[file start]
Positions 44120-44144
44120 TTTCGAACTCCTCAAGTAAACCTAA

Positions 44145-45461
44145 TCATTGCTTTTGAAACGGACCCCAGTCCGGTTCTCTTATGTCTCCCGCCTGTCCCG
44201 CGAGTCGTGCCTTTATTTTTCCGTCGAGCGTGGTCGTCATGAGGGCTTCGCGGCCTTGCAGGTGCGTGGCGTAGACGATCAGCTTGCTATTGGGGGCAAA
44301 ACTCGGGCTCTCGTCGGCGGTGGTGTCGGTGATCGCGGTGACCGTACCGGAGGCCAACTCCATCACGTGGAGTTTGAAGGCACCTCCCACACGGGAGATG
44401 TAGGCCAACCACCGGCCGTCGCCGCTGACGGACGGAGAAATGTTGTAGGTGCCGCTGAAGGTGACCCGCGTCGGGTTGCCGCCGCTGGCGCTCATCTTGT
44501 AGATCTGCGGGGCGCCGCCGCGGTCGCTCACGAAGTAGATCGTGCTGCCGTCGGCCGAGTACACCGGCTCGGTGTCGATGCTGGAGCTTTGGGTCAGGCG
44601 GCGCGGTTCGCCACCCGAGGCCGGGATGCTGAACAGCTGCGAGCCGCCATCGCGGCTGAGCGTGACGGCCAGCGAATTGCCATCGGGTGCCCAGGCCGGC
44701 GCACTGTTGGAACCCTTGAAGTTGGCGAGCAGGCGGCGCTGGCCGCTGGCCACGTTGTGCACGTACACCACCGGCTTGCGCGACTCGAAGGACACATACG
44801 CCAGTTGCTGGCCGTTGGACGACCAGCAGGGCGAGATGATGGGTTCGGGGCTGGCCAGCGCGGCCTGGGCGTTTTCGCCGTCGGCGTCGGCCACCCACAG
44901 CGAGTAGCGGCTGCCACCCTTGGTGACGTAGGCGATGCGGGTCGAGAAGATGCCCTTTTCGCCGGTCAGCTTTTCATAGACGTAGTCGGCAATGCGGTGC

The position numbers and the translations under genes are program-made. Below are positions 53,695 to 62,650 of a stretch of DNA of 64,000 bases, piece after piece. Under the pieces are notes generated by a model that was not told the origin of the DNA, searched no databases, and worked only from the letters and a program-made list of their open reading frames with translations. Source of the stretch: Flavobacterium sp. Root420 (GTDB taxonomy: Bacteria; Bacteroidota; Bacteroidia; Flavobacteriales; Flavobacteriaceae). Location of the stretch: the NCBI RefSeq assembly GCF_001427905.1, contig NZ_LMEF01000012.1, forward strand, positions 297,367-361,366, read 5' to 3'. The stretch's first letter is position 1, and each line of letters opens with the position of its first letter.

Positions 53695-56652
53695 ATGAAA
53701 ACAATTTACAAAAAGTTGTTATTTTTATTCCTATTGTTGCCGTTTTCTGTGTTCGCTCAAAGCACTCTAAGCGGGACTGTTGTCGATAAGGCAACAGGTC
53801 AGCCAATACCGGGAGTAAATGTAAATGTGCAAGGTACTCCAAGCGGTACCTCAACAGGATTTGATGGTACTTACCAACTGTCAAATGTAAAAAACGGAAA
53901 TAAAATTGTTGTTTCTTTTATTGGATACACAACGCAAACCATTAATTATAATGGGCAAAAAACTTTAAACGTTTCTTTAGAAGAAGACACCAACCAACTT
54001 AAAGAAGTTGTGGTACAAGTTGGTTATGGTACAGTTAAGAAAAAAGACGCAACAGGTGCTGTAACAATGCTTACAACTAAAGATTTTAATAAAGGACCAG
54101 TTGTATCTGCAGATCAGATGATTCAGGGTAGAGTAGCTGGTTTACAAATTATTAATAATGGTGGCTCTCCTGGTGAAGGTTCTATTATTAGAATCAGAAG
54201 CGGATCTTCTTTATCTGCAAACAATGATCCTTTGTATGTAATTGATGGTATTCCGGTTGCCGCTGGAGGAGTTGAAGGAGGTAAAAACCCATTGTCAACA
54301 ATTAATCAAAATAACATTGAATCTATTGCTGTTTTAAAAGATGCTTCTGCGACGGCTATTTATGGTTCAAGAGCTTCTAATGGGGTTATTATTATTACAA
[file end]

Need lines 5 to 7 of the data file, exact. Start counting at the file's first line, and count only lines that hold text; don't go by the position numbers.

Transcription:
44201 CGAGTCGTGCCTTTATTTTTCCGTCGAGCGTGGTCGTCATGAGGGCTTCGCGGCCTTGCAGGTGCGTGGCGTAGACGATCAGCTTGCTATTGGGGGCAAA
44301 ACTCGGGCTCTCGTCGGCGGTGGTGTCGGTGATCGCGGTGACCGTACCGGAGGCCAACTCCATCACGTGGAGTTTGAAGGCACCTCCCACACGGGAGATG
44401 TAGGCCAACCACCGGCCGTCGCCGCTGACGGACGGAGAAATGTTGTAGGTGCCGCTGAAGGTGACCCGCGTCGGGTTGCCGCCGCTGGCGCTCATCTTGT